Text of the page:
BarbS. said...

Betcha he's got the Kindle with him!

Marilyn Peake said...

Hi, Katherine,

I feel very lucky to have discovered this Blog. And I absolutely LOVE your Utopia. If I could buy tickets, I would take a vacation there. It sounds so thoughtful, so creative, and so wonderfully steeped in books.

Melanie Avila said...

I agree - I LOVE this post! I wish I could live in your utopia, although I might have to substitute french toast for the pancakes. ;)

Thanks for helping Nathan!

Kristan said...

Ah, all good thoughts and questions. I particularly agree with the idea that everyone should get a day off to re-read a beloved book.

Thanks for the guest post!

Susan said...

Oh, I want to live in your world! LOL The soul-scanner would be bliss.

Women's magazines do include short fiction, lots of it, in the UK. They pay well too, but don't often have websites. One of my favourite blogs, womagwriter.blogspot.com has tips.

I love your last point -- We're having an all-book literary Christmas this year in our family, and I can't wait! I'm not sure if the kids agree...(but there's a nice surprise in it for them too)

BarbS. said...

O.K., now that the plumber's finished inflicting more havoc around here (Good heavens, why can't plumbers find pants to sufficiently upholster themselves???)...

Yes, that's a wonderful world you've created, Katherine! May I add "multiple translations of foreign-language books, to give readers a better idea of what the author meant to convey"?

Aside from that, yep, books and books-only gift cards are the only gifts we give around here. ;)

Roy Hayward said...

I have at least part of your Utopia/Fantasy world. In our family (even extended) Santa is old Fashioned and brings everyone a book for their stocking. (This is a practice I recommend to all those who celebrate Christmas.)

On your other topic. I have an e-book reader on my phone that reads the same format as the Kindle. So I take it everywhere I take my phone. (That leaves out the pool, and the shower.) Of the books I have read so far this year, slightly less than half were read on my phone. (I expect that number and percentage to increase next year.)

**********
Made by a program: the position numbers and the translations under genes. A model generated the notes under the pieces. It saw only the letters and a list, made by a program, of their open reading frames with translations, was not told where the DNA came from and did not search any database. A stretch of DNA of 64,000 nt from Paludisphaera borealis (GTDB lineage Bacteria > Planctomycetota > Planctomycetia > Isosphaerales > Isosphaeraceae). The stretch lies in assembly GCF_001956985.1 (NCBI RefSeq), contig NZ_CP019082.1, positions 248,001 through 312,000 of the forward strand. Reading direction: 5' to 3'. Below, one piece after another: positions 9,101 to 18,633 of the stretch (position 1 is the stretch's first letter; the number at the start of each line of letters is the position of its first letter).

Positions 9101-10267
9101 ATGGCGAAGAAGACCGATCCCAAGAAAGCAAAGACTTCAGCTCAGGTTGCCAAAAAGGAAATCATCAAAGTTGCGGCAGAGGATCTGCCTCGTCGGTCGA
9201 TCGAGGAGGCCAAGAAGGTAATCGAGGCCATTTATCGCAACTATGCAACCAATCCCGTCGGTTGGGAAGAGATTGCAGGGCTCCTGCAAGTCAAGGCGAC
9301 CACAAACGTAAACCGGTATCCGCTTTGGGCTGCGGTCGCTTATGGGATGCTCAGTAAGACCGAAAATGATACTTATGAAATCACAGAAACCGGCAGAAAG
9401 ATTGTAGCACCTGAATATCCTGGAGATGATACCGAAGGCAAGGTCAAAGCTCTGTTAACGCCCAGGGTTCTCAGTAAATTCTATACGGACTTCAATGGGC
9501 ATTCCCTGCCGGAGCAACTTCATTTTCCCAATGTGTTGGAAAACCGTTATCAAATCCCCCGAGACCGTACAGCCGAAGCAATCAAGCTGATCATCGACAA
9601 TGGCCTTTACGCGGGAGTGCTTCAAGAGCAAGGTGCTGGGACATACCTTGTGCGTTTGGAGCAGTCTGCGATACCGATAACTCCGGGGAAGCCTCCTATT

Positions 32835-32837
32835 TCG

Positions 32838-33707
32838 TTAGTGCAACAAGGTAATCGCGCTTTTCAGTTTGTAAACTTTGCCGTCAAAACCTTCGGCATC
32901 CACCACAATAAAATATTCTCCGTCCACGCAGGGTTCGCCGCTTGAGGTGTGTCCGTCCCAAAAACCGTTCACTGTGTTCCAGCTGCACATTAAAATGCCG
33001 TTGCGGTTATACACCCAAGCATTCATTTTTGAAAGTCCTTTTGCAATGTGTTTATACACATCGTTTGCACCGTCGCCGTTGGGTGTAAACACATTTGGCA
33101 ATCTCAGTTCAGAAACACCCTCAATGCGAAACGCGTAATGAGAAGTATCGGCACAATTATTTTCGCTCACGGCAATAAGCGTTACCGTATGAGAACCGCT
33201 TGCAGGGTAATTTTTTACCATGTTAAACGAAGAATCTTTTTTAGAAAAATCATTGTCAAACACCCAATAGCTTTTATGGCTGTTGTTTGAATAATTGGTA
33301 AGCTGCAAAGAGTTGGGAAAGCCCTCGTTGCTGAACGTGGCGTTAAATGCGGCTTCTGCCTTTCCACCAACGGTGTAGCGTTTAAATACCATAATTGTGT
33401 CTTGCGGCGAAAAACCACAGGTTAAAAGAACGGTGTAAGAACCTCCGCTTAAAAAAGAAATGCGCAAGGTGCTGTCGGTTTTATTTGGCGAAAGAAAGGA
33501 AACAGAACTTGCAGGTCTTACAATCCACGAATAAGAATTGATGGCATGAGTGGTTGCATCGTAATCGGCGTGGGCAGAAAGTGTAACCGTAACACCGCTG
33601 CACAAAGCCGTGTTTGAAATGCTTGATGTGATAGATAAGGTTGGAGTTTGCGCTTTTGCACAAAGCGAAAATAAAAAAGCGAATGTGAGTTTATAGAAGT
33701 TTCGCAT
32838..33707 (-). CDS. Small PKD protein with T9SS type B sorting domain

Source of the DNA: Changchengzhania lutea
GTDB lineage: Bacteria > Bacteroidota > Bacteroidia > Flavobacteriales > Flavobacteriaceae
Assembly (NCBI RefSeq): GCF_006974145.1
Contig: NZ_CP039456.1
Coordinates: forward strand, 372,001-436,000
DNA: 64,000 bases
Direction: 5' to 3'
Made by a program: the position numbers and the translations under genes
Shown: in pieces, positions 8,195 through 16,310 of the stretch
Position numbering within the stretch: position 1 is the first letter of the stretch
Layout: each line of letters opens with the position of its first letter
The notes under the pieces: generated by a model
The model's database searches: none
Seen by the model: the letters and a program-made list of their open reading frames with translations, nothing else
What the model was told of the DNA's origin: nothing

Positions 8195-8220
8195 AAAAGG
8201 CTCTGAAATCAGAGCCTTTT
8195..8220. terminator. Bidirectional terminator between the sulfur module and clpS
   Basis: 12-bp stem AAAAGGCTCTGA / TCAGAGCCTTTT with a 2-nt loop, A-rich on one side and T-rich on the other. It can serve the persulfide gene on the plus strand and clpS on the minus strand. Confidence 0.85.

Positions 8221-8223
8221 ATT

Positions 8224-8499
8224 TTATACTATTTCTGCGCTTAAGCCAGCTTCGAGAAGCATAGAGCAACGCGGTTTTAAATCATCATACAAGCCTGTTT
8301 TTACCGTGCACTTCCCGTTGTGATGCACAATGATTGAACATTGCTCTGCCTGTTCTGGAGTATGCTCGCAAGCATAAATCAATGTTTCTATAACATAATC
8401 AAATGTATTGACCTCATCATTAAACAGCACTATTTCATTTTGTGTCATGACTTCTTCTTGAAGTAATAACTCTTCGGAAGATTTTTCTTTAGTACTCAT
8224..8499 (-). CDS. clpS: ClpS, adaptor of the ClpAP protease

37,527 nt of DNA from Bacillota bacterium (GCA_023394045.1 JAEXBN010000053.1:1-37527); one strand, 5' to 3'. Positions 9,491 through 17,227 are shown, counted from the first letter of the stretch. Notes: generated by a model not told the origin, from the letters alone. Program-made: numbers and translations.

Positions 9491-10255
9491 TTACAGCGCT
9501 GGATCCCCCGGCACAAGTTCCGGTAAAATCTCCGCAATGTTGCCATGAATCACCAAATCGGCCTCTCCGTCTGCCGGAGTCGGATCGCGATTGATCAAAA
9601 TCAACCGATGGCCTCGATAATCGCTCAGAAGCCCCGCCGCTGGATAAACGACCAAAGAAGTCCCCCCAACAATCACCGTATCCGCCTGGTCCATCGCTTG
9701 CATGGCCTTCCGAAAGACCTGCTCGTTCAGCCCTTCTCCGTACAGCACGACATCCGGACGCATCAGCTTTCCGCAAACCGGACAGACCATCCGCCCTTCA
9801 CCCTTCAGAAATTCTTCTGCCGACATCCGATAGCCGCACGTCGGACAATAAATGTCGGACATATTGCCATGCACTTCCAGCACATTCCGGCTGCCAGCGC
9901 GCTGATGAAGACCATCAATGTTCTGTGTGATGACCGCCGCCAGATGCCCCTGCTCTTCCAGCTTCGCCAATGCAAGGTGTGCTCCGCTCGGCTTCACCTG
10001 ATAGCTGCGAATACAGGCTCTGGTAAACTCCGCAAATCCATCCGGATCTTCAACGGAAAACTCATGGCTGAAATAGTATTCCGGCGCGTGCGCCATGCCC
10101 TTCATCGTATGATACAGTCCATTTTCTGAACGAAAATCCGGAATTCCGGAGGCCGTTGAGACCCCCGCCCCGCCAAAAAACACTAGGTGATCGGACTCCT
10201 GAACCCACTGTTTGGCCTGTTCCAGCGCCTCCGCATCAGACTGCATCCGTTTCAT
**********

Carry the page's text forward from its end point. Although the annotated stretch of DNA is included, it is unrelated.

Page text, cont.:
Zoe Winters said...

hehehe don't you think soul-scanning is kinda creepy though? :P

Deaf Brown Trash Punk said...

in other news, Obama has boosted the publishing world with a slight mention of a book about FDR on the news yesterday...

shilohwalker said...

Sounds like my kind of utopia. One thing I'd add is that all the books I want to read would be available in ebook as well as print.

Tami said...

I concur with...anonymous, up there. Where's YOUR blog?

Secondly, I can't seem to find a "search" function on this blog, which means I can't do a search to see if Nathan's given any advice or opinions with regards to writing classes or groups. I thought that was a very interesting piece of advice (or, rather, piece of your utopia. I figure if it's in your utopia, it's probably in other agents' utopias as well. Utopiai. Utopsis. Whatever).

Great post, and I completely agree on reading a book for the first time again. Ah, the thrill of Ender's Game, and Watership Down, or being welcomed into Callahan's Bar for the first time. That would be a great thing to relive. Rereading them once a year (law or no!) will simply have to suffice.

Roy Hayward said...

tami,

I have a search field in the grey bar at the top of Nathan's blog. Look again.

I am new to this blog, (just a few weeks now) and have been doing lots of searching.

Briane P said...